On behalf of all CMY staff and the CMY Board I would like to express our deep regret and remorse at learning of the tragedy that occurred last Friday at the Al Noor Mosque and Linwood Mosque in Christchurch, New Zealand and the senseless loss of 50 innocent lives. Further, we condemn all forms of white supremacy statements and ideology and Islamophobia that has fuelled this terrorist act. CMY is committed to multiculturalism and interfaith inclusion and harmony.
We stand in solidarity with our Muslim colleagues and friends, the broader community, and everyone impacted – both directly and indirectly – by this devastating attack on humanity. We will remember the victims and their stories, many of whom had settled in New Zealand to build better lives for themselves and their families; and we acknowledge the enormity of the loss their families and communities must be experiencing.
In the aftermath of such horrific events, we go through the full range of emotions: sadness, grief, shock, anger and helplessness. As we look on from across the Tasman Sea, there is a greater need than ever to channel these emotions into action, and do more than just offer our sympathy. We all have a responsibility to reject the kind of divisive rhetoric, in both the public and political sphere, that has ultimately led to this. Wherever we are, we need to listen and learn from the experiences of marginalised communities, and we must stand up and speak out when confronted with hateful and discriminatory attacks on members of our communities.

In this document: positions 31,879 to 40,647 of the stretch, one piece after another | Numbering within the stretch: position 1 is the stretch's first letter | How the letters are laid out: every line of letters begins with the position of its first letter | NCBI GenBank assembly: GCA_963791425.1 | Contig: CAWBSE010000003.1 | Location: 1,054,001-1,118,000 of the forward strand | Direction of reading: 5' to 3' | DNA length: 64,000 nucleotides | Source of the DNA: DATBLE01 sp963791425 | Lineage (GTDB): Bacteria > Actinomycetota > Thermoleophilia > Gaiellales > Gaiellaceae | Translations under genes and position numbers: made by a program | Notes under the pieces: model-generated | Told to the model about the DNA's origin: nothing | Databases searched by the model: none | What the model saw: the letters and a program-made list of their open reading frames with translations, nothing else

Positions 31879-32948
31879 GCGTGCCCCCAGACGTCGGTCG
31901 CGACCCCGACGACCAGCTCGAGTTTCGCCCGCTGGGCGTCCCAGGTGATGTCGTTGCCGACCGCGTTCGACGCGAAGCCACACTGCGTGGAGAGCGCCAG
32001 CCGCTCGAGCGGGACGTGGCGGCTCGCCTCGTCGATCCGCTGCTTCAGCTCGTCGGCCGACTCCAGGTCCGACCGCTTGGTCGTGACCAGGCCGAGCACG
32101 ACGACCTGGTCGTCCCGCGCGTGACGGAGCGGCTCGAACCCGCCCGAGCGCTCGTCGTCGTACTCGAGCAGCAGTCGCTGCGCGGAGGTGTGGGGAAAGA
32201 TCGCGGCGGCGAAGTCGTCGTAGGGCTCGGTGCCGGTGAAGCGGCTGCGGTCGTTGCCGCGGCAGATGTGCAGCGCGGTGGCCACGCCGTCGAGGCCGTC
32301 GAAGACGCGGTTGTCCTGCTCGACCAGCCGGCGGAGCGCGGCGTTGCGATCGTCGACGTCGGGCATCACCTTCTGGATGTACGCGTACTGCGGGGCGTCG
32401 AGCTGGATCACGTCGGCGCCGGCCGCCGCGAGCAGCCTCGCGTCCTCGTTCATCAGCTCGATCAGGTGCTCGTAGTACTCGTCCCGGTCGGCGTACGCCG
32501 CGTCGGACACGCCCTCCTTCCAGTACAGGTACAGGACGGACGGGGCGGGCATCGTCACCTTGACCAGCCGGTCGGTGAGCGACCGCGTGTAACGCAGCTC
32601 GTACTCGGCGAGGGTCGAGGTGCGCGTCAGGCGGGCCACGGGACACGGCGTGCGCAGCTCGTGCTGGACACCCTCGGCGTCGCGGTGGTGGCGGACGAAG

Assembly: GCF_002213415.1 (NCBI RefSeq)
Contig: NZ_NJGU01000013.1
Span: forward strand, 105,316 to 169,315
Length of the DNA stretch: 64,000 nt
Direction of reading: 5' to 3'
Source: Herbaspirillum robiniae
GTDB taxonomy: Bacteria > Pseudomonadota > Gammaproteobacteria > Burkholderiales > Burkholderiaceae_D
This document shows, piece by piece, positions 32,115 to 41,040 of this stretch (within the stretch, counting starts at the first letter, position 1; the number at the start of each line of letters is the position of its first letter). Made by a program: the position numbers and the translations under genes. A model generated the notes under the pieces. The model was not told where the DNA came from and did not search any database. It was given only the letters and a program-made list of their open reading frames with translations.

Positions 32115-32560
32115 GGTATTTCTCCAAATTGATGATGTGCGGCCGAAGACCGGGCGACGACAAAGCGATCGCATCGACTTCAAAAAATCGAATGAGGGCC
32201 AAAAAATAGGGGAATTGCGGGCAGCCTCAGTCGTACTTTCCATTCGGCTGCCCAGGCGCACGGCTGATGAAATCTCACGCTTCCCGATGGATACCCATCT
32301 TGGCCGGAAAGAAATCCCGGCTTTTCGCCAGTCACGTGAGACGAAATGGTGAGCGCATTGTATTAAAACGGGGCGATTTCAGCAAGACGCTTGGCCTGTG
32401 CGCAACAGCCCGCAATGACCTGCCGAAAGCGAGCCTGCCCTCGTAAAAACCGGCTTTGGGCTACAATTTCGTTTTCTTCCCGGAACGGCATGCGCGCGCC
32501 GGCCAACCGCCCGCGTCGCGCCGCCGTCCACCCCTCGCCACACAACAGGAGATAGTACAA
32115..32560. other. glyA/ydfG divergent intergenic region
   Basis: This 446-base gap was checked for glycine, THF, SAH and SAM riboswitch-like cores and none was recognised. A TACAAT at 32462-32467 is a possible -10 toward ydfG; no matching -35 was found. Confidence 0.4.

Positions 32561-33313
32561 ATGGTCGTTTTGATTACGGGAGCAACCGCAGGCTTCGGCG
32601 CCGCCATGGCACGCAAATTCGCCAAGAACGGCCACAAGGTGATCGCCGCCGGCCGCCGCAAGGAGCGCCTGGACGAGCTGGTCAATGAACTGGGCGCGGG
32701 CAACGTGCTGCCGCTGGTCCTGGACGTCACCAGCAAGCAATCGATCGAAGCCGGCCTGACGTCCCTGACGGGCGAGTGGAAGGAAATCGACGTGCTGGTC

Earlier this week, as a team we gathered to reflect and pay tribute to those who lost their lives in the Christchurch Mosques last Friday. We were joined by Chair of our Board, Hass Dellal, who is also the Chair of SBS as well as the Islamic Museum of Australia. Hass reflected on the incredible outpouring of support from thousands of Victorians of all faiths at the Victorian Mosque Open Day, held last Sunday. He spoke of drawing strength from this; that it is always in the aftermath of the most devastating circumstances, that the true essence of our humanity is revealed. The work of CMY, and that of many other like-minded organisations, is more important than ever in breaking down barriers and promoting social cohesion.
One of our Youth Leadership team members, Mohammed Yassin, shared his personal reflections in the wake of Christchurch. I could not have expressed it any more eloquently than he did, when he said:
“Because to me hate and prejudice towards the other has no religion, and when it is given enough energy, support and momentum, it will turn into a destructive force tearing communities apart and inflicting absolute terror.”
You can read Mohammed’s reflection in full here.
Today is International Day for the Elimination of Racial Discrimination, and the theme for 2019 is “mitigating and countering rising nationalist populism and extreme supremacist ideologies”. It acknowledges the spread of racist extremist movements in various parts of the world, which is fuelling racism, racial discrimination, xenophobia and related intolerance, often targeting migrants and refugees.
We see the impacts of this on many of the young people we work with and today, like every day, we continue to do our bit to fight for a future where hate and intolerance are drowned out by love and respect.